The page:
In the aftermath of Wednesday's bombings at Cairo University that killed at least one policeman, Egyptian authorities are reportedly poised to pass new anti-terrorism legislation.
High-level meetings that included the prime minister, the defense minister, and the interior minister were held following the bombings to discuss a response to the attack.
Egyptian Prime Minister Ibrahim Mahlab voiced his intent to tighten security, saying, “This cowardly action will not discourage the state from its commitment to taking all measures to prevent terrorism from tampering with national security and safety.”
Government sources told Asharq Al-Awsat that new anti-terror legislation might be passed as early as Thursday.
The Egyptian government, which has decreed the Muslim Brotherhood a terrorist organization, appealed Thursday to the international community for its support. The office of Egyptian President Adly Mansour issued a statement Thursday, asking other countries to "take clear a stance, through full cooperation, to drain the sources of terrorism."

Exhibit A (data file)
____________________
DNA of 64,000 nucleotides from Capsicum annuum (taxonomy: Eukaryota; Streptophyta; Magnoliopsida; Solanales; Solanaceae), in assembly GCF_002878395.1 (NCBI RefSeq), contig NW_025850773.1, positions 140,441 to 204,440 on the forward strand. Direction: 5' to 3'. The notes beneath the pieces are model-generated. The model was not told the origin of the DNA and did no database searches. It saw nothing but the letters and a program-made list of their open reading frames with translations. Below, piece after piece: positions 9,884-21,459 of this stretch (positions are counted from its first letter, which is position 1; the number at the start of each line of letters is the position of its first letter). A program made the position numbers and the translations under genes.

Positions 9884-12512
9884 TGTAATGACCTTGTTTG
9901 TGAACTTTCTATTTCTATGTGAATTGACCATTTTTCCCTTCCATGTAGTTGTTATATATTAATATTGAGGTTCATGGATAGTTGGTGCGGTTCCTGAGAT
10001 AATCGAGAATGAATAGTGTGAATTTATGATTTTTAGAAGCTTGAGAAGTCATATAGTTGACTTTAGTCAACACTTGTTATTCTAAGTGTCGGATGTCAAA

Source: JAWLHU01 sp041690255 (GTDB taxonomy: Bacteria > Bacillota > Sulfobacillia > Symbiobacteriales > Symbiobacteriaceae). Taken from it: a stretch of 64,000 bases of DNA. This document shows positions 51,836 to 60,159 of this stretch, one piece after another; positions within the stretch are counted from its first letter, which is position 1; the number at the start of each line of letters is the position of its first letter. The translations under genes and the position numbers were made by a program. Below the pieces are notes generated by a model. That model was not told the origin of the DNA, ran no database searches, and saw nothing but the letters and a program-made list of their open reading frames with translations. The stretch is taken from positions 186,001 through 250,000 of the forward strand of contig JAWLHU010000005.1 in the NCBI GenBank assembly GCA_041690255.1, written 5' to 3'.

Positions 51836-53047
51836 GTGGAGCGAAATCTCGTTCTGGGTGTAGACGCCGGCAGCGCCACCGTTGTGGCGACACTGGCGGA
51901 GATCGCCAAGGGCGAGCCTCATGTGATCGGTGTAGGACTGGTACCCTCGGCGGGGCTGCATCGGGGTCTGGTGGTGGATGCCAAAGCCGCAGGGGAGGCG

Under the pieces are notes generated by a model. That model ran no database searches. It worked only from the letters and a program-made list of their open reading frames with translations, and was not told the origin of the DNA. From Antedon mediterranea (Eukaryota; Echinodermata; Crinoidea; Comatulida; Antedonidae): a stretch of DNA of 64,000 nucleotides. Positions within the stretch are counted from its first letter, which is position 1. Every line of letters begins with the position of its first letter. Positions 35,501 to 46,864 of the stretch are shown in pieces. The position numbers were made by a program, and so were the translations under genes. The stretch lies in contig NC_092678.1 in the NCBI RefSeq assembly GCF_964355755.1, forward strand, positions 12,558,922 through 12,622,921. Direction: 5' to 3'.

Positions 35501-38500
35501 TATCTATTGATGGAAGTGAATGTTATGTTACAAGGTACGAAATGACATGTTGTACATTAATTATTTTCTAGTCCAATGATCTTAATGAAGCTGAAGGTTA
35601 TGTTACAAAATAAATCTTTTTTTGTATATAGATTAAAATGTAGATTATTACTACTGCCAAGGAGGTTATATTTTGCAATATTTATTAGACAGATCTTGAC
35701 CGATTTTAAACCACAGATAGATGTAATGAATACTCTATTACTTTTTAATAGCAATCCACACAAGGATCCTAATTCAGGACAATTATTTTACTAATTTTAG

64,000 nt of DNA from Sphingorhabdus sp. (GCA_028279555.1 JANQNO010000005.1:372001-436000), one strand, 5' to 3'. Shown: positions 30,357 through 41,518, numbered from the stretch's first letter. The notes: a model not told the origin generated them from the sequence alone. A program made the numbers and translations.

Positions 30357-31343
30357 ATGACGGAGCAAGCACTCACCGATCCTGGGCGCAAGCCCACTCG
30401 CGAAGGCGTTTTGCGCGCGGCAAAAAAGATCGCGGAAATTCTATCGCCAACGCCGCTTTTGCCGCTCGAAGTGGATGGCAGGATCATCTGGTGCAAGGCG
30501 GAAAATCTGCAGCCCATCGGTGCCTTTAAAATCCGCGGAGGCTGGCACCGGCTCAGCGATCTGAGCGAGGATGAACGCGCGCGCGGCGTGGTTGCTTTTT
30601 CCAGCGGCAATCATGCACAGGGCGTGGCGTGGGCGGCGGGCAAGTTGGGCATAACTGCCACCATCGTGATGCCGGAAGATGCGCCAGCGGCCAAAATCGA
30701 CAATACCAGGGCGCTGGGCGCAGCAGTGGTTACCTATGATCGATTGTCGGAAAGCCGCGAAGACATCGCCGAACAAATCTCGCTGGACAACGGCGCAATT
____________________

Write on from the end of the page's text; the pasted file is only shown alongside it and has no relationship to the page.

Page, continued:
Mansour's office also condemned Wednesday's attack, asserting, "These dark forces are not targeting the guardians of the nation -- the army and the police -- they are targeting Cairo University and its students."
Jihadist group Ajnad Misr (Soldiers of Egypt) claimed responsibility on social media for the bombings at Cairo University.
According to an Egyptian security source who spoke with Asharq Al-Awsat, Cairo University was not the target of Wednesday's attack. Rather, "The bombs targeted police cars parked outside the Faculty of Engineering."